Coghlan said financial reasons came up often during the surveys, but were not always the No. 1 reason students chose not to come back.

    “I think it goes back to the combination of reasons,” Coghlan said. “When students aren’t doing well socially, it doesn’t make spending the money to attend TCU worth it.”

    Students who left TCU said they did so for a number of different reasons. Former student Sean Harrison said he left for financial reasons after losing his aid, while Stephanie Leintz said she left to find a school with people more like her.

    “It just wasn’t the right fit socially for me,” said Leintz, currently a student at Sam Houston State University.

    Harrison, now at Texas State University, said he wished more had been done to find a solution for him to stay.

    “Had they tried to help me, I think I would have worked harder to stay,” Harrison said. “But I don’t think that anyone on the administration level even knew that I was leaving. Nobody offered me any help.”

    Former student Ashley Whitehead left TCU after her first year to transfer to the University of Texas at Austin. Whitehead said she always wanted to attend UT-Austin, but couldn’t get in right out of high school because she wasn’t in the top 10 percent of her class.

    The study found that the majority of nonreturning students left TCU for public institutions.

    Of students from out of state, all but four transferred to institutions in their home states, while students from Texas, transferred to public schools in the state, Coghlan said.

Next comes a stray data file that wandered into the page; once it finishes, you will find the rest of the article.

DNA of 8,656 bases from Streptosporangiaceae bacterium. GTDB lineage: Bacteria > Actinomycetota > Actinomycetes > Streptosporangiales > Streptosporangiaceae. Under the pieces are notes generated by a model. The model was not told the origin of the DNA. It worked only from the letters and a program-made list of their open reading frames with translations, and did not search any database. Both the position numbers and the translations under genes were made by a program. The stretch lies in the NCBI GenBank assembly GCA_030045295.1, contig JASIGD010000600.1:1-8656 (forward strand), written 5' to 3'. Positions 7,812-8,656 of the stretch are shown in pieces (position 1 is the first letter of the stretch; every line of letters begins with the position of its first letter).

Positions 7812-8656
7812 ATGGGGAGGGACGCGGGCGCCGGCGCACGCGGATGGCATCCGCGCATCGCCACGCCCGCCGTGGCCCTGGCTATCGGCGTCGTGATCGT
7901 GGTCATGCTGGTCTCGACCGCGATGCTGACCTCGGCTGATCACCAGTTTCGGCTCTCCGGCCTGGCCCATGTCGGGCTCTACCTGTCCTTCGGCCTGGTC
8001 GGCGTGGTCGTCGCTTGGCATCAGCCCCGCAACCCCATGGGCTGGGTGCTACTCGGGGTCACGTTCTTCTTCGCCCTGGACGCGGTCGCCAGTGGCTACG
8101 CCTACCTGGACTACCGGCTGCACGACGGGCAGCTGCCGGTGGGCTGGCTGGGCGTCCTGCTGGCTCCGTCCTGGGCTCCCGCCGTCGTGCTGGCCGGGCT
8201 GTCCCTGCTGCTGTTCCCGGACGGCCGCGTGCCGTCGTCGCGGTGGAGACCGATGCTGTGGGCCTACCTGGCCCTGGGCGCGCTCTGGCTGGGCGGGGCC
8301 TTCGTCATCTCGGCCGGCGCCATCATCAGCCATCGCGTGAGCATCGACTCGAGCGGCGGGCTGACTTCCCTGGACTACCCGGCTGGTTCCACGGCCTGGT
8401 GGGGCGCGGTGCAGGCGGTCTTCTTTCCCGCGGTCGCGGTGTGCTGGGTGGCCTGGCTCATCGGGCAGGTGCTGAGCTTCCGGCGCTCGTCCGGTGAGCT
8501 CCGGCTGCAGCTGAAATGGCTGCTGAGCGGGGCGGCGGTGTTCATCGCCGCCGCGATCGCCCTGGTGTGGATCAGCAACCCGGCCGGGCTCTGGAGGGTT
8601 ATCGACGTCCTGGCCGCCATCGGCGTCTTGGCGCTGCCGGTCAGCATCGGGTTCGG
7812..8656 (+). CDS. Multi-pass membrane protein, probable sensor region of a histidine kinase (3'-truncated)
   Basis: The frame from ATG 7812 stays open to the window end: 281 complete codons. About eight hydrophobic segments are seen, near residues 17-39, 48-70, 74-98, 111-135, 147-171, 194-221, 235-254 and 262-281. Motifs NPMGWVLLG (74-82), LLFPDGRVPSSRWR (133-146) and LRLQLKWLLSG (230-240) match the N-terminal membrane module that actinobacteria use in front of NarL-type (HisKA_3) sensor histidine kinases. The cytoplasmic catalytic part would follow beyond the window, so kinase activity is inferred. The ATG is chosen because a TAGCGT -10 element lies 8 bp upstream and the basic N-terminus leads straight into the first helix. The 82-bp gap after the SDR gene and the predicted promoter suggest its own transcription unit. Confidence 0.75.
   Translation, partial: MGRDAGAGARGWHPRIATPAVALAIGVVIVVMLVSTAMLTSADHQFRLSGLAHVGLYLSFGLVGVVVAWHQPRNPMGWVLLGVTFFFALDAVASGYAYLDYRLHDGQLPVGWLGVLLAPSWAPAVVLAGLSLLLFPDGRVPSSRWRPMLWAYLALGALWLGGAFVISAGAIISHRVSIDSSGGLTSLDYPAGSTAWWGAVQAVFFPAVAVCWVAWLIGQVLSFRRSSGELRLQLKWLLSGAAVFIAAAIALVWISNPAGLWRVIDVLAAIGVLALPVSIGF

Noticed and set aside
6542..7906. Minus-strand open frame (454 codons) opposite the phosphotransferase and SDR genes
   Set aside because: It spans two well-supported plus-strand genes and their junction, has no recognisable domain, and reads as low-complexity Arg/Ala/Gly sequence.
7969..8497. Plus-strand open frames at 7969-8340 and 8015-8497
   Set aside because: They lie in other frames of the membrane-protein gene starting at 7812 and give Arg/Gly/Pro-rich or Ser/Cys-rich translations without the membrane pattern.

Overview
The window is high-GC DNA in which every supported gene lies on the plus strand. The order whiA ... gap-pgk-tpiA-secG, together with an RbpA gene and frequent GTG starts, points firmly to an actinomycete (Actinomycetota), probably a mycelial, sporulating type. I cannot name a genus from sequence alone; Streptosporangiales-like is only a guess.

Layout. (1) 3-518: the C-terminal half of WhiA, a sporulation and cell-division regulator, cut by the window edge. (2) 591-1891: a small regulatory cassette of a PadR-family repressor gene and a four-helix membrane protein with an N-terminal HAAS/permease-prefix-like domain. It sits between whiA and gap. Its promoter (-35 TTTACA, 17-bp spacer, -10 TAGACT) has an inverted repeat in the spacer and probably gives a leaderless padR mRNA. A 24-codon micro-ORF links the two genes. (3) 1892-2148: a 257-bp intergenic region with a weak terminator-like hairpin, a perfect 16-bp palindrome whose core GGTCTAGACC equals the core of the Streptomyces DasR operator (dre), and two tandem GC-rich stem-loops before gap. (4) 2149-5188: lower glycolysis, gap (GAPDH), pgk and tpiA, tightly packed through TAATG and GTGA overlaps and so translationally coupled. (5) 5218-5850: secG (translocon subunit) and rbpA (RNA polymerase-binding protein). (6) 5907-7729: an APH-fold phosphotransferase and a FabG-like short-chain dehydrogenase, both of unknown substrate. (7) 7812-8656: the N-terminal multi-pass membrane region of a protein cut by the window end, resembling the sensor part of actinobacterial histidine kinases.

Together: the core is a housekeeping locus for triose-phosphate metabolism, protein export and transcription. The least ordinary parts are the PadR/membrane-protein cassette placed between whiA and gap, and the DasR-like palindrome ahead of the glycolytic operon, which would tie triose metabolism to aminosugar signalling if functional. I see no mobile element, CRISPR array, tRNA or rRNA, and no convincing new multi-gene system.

The University of North Texas was the No. 1 institution that students transferred to from TCU, according to the study. This was followed closely by the University of Texas at Arlington and Blinn Community College.

    During a presentation the committee gave on Sept. 8, Mike Scott, committee chairman and director of financial aid, said another reason for leaving TCU is students he called “high achievers.”

    The study reports that of the students who left TCU after their first semester, 12 percent had a GPA of 3.6 or higher and 53.7 percent had a GPA of 2.6 or higher. Only 22 percent of nonreturning students had a GPA lower than 1.6.

    Catherine Wehlburg, director of the Koehler Center for Teaching Excellence, said helping students fit in academically is something faculty can improve to boost retention rates.

    “This isn’t the traditional retention problem where students are flunking out of school,” Wehlburg said.

    Teresa Farnum, a retention specialist and consultant hired by TCU in spring 2005, said a first-year retention rate of 88 percent is attainable for TCU in the next five years.

    The committee’s study reports that as TCU has become more selective, the retention rate has increased. Brown said the university will continue to become more selective in the coming years.

    “It’s do-able,” Brown said. “While it’s not going to be easy, it’s something we can and should do.